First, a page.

The passage of the Telecommunications Act of 1996 inaugurated a new and highly volatile era in telecommunications. The first major overhaul of United States communications law since 1934 -- when no one had a television, a cordless phone, or a computer -- the Act was spurred into being by broad shifts in technology use. Equally important, the new law reflects important changes in our notions of the purpose of communications regulation itself. Focusing on the evolution of the concept of the public interest, this book examines how and why the Act was developed, analyzes it thematically, and charts its intended and unintended effects in business and policy. An abridged version of the Act is included, as are the Supreme Court decision that struck down one of its clauses, the Communications Decency Act, and a variety of pertinent speeches, policy arguments, and resource listings.
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Patricia A. Aufderheide, PhD, School of Communication, American University, Washington, DC
"This book offers a substantial and thorough guide to the communications legislation that defines our new media world. In clear and concise language, Aufderheide brings us up to speed on what the law is today and what important and vital problems remain. Her book ought to be required reading for everyone who is struggling to make sense of the current situation, from 'inside the beltway' policy makers to average citizens. Simply one of the most important books ever published on communications law and policy." --Douglas Gomery, Professor, College of Journalism, University of Maryland, Columnist, AMERICAN JOURNALISM REVIEW, "The Economics of Television" "This book achieves the impossible--making legislative history readable. Drawing upon her 'parallel life' as one of the nation's leading pop culture critics, Aufderheide turns the story of the 1996 Telecommunications Act into a book that is actually fun to read." --Andrew Jay Schwartzman, President, Media Access Project, Washington, DC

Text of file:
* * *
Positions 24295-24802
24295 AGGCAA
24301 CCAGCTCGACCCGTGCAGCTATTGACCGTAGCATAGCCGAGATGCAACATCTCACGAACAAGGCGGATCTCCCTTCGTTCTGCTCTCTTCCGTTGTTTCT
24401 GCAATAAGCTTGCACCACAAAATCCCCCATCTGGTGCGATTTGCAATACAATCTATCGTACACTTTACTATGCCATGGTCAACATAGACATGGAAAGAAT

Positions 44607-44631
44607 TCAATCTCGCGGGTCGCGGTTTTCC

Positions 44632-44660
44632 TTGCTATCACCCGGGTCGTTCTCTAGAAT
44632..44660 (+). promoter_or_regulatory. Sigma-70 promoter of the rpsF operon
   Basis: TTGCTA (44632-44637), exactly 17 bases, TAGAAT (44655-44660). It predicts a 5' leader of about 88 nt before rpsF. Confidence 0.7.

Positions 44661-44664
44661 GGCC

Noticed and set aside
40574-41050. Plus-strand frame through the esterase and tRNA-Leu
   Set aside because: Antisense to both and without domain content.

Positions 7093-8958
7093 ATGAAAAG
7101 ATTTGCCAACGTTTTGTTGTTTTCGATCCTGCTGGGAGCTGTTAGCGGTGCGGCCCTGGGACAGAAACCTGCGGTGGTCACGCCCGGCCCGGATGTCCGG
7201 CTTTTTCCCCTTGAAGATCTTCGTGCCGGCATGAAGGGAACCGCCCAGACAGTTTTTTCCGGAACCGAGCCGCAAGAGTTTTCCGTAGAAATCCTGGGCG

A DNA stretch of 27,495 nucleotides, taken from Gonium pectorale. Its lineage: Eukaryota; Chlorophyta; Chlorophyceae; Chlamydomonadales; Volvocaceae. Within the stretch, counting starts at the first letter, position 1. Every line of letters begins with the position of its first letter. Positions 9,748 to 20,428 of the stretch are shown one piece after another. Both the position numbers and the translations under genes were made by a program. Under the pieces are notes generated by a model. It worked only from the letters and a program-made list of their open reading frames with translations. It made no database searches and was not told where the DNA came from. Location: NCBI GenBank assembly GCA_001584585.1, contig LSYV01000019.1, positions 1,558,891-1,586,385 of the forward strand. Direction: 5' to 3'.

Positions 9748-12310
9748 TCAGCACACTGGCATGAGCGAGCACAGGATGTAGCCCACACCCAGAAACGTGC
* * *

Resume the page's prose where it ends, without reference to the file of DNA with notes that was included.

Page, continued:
"Patricia Aufderheide has produced a terrifically useful volume on the Telecommunications Act of 1996. The volume reprints the Act itself as well as several pointed commentaries on telecommunications policy and the public interest. Best of all is Aufderheide's overview of the Act and the politics of its passage. She situates the Act in its various contexts--technological, regulatory, political, economic, legal--and incisively examines the politics of the Act's passage. This is an outstanding volume for teaching purposes." --Robert B. Horwitz, PhD, Associate Professor, Department of Communication, University of California, San Diego
"Patricia Aufderheide puts a human face on a daunting, technologically complex piece of legislation. Deep within the mystifying jargon of the telecommunications industry, the author finds those interstices where the public interest still exists and needs nurturing. A compelling story is told which places recent legislative developments in their historical and regulatory context. For libraries that serve law students and graduate students the book will be a useful navigational and reference device." --Monroe Price, Law Professor, Benjamin N. Cardozo School of Law, New York, Co-Director of the Programme in Comparative Media Law and Policy, Oxford University
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